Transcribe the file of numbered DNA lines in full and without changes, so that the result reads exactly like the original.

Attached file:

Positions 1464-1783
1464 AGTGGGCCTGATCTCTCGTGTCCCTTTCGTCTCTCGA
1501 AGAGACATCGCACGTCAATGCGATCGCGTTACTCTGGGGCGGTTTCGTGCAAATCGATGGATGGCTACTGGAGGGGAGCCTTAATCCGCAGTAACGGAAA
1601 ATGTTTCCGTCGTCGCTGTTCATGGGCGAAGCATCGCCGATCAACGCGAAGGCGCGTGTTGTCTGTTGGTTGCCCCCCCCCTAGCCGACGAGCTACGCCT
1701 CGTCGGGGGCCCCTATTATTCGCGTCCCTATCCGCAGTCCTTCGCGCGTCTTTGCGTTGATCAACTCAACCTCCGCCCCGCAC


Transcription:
Positions 1464-1783
1464 AGTGGGCCTGATCTCTCGTGTCCCTTTCGTCTCTCGA
1501 AGAGACATCGCACGTCAATGCGATCGCGTTACTCTGGGGCGGTTTCGTGCAAATCGATGGATGGCTACTGGAGGGGAGCCTTAATCCGCAGTAACGGAAA
1601 ATGTTTCCGTCGTCGCTGTTCATGGGCGAAGCATCGCCGATCAACGCGAAGGCGCGTGTTGTCTGTTGGTTGCCCCCCCCCTAGCCGACGAGCTACGCCT
1701 CGTCGGGGGCCCCTATTATTCGCGTCCCTATCCGCAGTCCTTCGCGCGTCTTTGCGTTGATCAACTCAACCTCCGCCCCGCAC